Or you can go somewhere silly with it: the PCs are enslaved spirits, tasked with keeping a random wizard's spell component pouch full. I mean, those things have to be magical, right? How do they never run out of bat guano? Where does it come from? Well, it turns out that creating a bog-standard spell component pouch requires that you sacrifice a handful of commoners, who then spend eternity running dungeons to track down tiny tarts and feathers. Pick obscure components, and see how long it takes the PCs to figure it out. Then when they break free, they have a boss fight against the wizard.

Hmm, I kinda like this idea. Possibly mix it up with strange "This isn't supposed to be here..." kind of locations?

Like one of the items on the list is "A golden apple". The characters search around until they find a wooden door set into the cavern wall, something that is obviously NOT supposed to be there. They open it up to find a vast plain with a hill in the center, atop which lies an apple tree that bears the fruit they need.

Then the monsters pounce as soon as they retrieve the fruit. Or something.

Slipperychicken
2013-10-02, 05:14 PM
You don't even have to provide clear answers for why they're there. Each NPC might have his own theories and ideas based off what he's seen. Maybe it's a curse, maybe it's hell, maybe it's a fantasy version of AM from "I Have No Mouth and I Must Scream" (he's basically glados), maybe they're stuck in the Plane of Dream, who knows? Who cares? All that matters is the PCs try to get out alive and sane.

There could simply be some strange occurrences to keep the players guessing, like some NPCs kept in eternal pain without escape, enigmatic/faded messages on important-looking places, some creatures fading in and out of existence, noticing similar entities to those which the PCs killed previously, and so on.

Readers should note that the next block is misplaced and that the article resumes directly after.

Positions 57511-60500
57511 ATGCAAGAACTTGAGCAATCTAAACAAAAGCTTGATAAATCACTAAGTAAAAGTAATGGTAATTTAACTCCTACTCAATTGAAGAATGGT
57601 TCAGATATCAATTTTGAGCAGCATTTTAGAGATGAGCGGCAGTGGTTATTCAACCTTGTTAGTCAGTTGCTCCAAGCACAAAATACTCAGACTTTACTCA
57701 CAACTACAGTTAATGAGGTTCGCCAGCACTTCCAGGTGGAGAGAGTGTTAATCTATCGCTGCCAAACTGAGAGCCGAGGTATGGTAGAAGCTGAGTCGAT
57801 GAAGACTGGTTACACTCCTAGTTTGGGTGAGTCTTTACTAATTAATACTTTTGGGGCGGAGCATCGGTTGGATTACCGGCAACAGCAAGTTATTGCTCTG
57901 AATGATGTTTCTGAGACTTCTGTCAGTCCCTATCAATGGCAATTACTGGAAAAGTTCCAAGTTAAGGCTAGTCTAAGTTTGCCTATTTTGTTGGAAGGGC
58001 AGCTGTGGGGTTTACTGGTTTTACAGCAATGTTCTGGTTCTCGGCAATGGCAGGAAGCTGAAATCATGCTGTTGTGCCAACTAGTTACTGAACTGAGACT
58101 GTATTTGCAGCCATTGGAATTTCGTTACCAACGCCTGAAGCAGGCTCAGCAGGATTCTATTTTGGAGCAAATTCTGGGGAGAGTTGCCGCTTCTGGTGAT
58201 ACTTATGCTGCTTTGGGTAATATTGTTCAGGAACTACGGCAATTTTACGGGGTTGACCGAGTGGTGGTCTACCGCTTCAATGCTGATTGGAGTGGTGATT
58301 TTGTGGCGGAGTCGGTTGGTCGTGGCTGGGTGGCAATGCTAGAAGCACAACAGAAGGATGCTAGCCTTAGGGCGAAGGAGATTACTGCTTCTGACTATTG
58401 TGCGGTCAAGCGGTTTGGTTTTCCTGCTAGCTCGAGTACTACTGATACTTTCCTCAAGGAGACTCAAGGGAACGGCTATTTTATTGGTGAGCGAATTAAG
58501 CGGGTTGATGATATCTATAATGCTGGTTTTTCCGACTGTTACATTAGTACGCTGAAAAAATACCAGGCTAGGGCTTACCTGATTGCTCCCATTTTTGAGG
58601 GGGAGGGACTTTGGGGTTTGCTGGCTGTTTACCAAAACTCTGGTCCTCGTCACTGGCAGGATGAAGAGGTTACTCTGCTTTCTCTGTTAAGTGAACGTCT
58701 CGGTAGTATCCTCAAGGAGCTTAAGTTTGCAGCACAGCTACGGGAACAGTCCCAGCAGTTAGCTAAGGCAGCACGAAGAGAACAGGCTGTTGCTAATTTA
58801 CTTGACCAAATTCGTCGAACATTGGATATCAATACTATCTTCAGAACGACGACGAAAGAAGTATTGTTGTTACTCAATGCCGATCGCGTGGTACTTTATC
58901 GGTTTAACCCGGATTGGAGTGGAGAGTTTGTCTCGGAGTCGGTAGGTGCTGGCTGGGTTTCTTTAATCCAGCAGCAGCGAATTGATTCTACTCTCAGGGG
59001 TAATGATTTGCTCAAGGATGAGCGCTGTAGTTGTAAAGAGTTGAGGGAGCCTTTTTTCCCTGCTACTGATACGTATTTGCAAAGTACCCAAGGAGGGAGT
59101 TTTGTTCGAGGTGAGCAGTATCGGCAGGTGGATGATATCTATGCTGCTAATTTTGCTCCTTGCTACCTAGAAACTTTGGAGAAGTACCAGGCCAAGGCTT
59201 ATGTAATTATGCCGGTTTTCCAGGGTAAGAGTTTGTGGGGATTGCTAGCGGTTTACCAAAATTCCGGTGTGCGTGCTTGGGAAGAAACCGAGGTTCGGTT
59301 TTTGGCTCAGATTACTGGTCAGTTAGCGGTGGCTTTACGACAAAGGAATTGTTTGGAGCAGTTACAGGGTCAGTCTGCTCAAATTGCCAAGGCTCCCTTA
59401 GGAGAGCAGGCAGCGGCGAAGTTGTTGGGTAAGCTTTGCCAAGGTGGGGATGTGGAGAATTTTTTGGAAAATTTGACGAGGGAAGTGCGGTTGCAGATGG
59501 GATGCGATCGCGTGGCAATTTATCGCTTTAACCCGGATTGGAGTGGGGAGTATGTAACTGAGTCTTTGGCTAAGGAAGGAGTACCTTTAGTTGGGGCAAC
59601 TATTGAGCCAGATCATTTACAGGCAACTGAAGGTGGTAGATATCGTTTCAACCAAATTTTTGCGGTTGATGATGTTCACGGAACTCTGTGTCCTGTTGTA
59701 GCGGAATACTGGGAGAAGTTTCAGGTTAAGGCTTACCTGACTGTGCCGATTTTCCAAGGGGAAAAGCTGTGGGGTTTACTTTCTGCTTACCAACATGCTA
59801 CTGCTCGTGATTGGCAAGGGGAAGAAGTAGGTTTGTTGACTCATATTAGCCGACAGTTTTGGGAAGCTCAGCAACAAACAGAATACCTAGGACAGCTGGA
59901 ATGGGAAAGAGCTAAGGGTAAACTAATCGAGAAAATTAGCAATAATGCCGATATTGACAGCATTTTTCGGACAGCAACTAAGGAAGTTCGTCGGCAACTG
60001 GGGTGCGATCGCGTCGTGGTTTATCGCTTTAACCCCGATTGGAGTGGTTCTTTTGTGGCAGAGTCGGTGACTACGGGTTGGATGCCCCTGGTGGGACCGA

Darkpaladin109
2013-10-05, 06:01 AM
You could make all the items necesary to exit the dungeon, or at least they could provide an easier way out of it.

Sian
2013-10-05, 10:10 AM
You don't even have to provide clear answers for why they're there. Each NPC might have his own theories and ideas based off what he's seen. Maybe it's a curse, maybe it's hell, maybe it's a fantasy version of AM from "I Have No Mouth and I Must Scream" (he's basically glados), maybe they're stuck in the Plane of Dream, who knows? Who cares? All that matters is the PCs try to get out alive and sane.

There could simply be some strange occurrences to keep the players guessing, like some NPCs kept in eternal pain without escape, enigmatic/faded messages on important-looking places, some creatures fading in and out of existence, noticing similar entities to those which the PCs killed previously, and so on.

True ... no need for clear answers on anything, but its highly practial for the DM to at least have it planed out so there is a certain ammount of internal logic in the scenario

Slipperychicken
2013-10-05, 12:56 PM
True ... no need for clear answers on anything, but its highly practial for the DM to at least have it planed out so there is a certain ammount of internal logic in the scenario

I should have been more clear: You ought to know the answer yourself, but there's no need to directly tell the players/PCs what the answer is, because the mystery has the potential to positively contribute to the game.

mig el pig
2013-10-05, 07:38 PM
Any suggestions for reasons why they would be captured beyond "For some powerful creature's amusement"?

Depends on what you want to them to scavenge for.